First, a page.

Unable to turn, Rossi parked midway through the corner and gave Rahal nowhere to go – the pair coming to a halt. Both would get going, Rossi returning to the pit lane for a new set of tyres.

With the threat of a Safety Car intervention, all those who hadn’t pitted cycled into the pit lane.

Scott McLaughlin

Once the pit stop sequence was completed it was Herta who led Newgarden, Pagenaud, Harvey, Dixon, Sato, Bourdais, Rinus VeeKay, Marcus Ericsson, and McLaughlin, who made ground by short fuelling.

The second round of pit stops, which began on Lap 65, saw little in the way of changes inside the top 10.

The second Yellow of the day came on Lap 74 when Johnson spun out of Turn 3 and stalled.

After a short Safety Car period, the Green flew on Lap 77. McLaughlin lost out to VeeKay (Ed Carpenter Racing), dropping from ninth to 10th.

The Yellow came out for the final time on Lap 81 when Ed Jones (Dale Coyne Racing with Vasser Sullivan) lunged Hinchcliffe at Turn 4. Jones spun, getting collected by Pato O’Ward (Arrow McLaren SP) on the way through.

With 18 laps to go, the race returned to Green. Power continued his charge, squeezing out McLaughlin for 10th.

The Toowoomba-born driver dispatched VeeKay and Bourdais, climbing to eighth by the race’s end.

A late push by Newgarden to usurp Herta was to no avail as the 21-year-old stretched his legs once more to claim a 2.5-second win.

Pagenaud completed the podium with Harvey and Dixon fourth and fifth respectively. Sato, Ericsson, Power, VeeKay, and Bourdais rounded out the top 10 while McLaughlin was 11th.

The IndyCar Series continues with a double-header at Texas Motor Speedway on May 2-3 (AEST).

Results: IndyCar Series Grand Prix of St Petersburg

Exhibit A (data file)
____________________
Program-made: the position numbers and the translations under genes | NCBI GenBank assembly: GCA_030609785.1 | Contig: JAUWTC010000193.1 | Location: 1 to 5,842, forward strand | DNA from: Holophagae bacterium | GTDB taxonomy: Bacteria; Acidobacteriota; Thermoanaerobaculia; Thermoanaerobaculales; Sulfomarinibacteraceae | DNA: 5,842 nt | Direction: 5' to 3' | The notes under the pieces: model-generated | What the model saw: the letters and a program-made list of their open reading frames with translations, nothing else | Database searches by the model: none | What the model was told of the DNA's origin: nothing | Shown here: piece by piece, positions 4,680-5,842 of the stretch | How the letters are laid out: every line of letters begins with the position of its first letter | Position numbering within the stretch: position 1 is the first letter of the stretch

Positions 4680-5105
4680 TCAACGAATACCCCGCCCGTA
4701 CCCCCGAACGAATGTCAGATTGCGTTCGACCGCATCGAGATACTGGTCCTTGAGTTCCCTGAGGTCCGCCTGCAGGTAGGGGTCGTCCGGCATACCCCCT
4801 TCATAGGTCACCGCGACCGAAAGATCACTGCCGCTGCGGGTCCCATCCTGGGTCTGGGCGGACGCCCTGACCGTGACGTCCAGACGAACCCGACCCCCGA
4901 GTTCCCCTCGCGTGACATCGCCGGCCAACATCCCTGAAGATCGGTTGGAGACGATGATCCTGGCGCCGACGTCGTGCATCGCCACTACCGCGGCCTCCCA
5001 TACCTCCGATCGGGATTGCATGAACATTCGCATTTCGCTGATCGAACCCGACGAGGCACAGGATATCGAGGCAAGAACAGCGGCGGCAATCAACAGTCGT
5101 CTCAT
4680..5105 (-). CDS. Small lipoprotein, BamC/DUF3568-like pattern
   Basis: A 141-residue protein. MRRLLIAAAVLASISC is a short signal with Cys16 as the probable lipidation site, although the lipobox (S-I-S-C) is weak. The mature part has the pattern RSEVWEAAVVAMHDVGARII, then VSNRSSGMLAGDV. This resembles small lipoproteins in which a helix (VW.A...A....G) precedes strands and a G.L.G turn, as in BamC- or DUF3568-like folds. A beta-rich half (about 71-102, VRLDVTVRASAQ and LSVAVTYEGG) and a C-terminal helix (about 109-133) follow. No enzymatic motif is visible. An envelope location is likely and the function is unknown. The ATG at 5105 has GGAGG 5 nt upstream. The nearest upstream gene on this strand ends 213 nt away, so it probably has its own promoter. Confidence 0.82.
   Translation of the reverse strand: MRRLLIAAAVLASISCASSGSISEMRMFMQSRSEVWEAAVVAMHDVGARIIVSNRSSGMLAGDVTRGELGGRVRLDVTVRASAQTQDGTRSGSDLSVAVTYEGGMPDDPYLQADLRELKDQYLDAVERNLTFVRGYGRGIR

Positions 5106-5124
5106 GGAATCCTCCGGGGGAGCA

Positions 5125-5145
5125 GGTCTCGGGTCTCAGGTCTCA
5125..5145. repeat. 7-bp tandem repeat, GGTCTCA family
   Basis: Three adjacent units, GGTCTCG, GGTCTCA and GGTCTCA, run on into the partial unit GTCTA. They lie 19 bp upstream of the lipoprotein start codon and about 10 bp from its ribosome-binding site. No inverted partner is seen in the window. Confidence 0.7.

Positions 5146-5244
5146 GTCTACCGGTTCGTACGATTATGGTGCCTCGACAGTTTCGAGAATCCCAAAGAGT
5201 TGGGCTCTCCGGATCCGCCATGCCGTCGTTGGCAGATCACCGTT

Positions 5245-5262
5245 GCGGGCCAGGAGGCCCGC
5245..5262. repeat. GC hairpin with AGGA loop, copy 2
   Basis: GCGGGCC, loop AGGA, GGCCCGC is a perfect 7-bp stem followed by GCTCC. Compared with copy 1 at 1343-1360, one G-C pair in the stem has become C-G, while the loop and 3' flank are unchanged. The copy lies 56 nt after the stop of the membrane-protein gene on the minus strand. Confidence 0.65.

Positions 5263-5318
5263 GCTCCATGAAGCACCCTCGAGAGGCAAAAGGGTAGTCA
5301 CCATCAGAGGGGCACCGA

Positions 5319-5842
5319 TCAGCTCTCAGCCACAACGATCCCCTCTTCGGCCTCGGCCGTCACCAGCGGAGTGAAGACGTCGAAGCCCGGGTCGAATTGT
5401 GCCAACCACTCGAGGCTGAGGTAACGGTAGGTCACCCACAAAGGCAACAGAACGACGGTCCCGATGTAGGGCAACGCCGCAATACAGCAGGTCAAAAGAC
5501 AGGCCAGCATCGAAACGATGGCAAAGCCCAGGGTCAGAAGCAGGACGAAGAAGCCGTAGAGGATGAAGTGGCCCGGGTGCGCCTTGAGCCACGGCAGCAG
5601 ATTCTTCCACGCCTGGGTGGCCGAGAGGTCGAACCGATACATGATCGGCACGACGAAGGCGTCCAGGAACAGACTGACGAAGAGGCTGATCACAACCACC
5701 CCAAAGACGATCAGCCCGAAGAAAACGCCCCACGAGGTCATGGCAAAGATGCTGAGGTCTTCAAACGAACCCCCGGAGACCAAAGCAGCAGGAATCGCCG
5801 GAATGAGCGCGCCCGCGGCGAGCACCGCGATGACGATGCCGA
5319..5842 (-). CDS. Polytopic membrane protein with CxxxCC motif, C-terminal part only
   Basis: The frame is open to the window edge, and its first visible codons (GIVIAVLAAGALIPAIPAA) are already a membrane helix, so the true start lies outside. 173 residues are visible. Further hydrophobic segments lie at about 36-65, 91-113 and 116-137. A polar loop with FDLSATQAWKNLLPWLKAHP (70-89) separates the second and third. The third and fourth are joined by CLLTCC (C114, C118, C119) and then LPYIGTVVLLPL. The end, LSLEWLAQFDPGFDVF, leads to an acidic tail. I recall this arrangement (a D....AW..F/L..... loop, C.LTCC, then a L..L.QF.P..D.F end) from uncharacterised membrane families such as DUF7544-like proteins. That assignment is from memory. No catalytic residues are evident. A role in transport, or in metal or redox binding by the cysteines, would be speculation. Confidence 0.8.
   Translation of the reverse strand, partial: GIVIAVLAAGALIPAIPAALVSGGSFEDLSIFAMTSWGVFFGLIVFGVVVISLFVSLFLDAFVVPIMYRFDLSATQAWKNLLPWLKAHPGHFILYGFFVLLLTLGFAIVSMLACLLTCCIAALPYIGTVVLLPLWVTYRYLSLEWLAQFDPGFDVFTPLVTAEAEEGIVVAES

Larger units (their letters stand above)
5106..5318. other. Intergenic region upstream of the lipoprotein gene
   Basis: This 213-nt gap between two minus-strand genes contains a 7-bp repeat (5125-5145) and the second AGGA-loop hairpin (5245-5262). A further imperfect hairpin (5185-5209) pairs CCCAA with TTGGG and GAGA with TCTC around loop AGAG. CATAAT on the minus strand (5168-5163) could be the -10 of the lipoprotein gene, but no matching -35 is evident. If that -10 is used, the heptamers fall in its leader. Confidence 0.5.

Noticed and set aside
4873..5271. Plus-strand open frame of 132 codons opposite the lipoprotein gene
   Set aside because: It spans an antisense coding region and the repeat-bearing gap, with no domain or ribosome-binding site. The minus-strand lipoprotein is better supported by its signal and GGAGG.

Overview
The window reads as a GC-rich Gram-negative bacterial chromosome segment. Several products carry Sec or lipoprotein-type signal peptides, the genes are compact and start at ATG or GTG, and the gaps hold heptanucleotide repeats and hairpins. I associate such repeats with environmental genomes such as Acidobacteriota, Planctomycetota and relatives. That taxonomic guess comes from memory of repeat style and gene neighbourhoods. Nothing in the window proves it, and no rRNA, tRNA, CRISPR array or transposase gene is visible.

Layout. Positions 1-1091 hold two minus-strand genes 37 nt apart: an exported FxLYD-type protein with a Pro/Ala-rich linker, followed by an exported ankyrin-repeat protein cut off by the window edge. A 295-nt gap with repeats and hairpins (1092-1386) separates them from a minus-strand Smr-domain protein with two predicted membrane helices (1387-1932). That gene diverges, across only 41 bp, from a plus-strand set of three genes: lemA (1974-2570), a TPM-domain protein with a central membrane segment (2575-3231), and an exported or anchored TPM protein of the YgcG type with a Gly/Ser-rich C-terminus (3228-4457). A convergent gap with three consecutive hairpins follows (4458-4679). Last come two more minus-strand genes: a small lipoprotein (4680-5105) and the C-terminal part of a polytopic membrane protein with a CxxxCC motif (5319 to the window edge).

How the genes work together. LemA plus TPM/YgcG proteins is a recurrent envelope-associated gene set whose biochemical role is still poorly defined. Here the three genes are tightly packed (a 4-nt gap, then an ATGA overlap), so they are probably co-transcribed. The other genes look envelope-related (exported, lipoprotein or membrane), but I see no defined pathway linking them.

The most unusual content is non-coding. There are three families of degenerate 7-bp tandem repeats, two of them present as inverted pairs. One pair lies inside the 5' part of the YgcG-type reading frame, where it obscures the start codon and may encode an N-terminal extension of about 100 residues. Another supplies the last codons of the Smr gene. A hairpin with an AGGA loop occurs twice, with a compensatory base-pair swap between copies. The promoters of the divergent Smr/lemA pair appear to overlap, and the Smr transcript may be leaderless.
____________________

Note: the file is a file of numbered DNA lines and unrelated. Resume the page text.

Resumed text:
Pos Num Name Team Diff Gap
1 26 Colton Herta Andretti Autosport 100 laps
2 2 Josef Newgarden Team Penske 2.4933 2.4933
3 22 Simon Pagenaud Team Penske 6.1496 3.6563
4 60 Jack Harvey Meyer Shank Racing 8.0833 1.9337
5 9 Scott Dixon Chip Ganassi Racing 8.9497 0.8664
6 30 Takuma Sato Rahal Letterman Lanigan Racing 11.6802 2.7305
7 8 Marcus Ericsson Chip Ganassi Racing 11.9393 0.2591
8 12 Will Power Team Penske 13.2363 1.297
9 21 Rinus VeeKay Ed Carpenter Racing 13.7194 0.4831
10 14 Sebastien Bourdais AJ Foyt Enterprises 15.9951 2.2757
11 3 Scott McLaughlin Team Penske 17.5926 1.5975
12 7 Felix Rosenqvist Arrow McLaren SP 18.5638 0.9712
13 51 Romain Grosjean Dale Coyne Racing w/Rick Ware Racing 22.7276 4.1638
14 28 Ryan Hunter-Reay Andretti Autosport 24.1275 1.3999
15 15 Graham Rahal Rahal Letterman Lanigan Racing 24.7928 0.6653
16 20 Conor Daly Ed Carpenter Racing 48.1603 23.3675
17 10 Alex Palou Chip Ganassi Racing 1 lap 16.322
18 29 James Hinchcliffe Andretti Steinbrenner Autosport 1 lap 27.416
19 5 Pato O’Ward Arrow McLaren SP 1 lap 4.0486
20 18 Ed Jones Dale Coyne Racing w/ Vasser Sullivan 1 lap 15.6796
21 27 Alexander Rossi Andretti Autosport 2 laps 45.0157
22 48 Jimmie Johnson Chip Ganassi Racing 5 laps
23 4 Dalton Kellett AJ Foyt Enterprises 67 laps
24 59 Max Chilton Carlin 18 Laps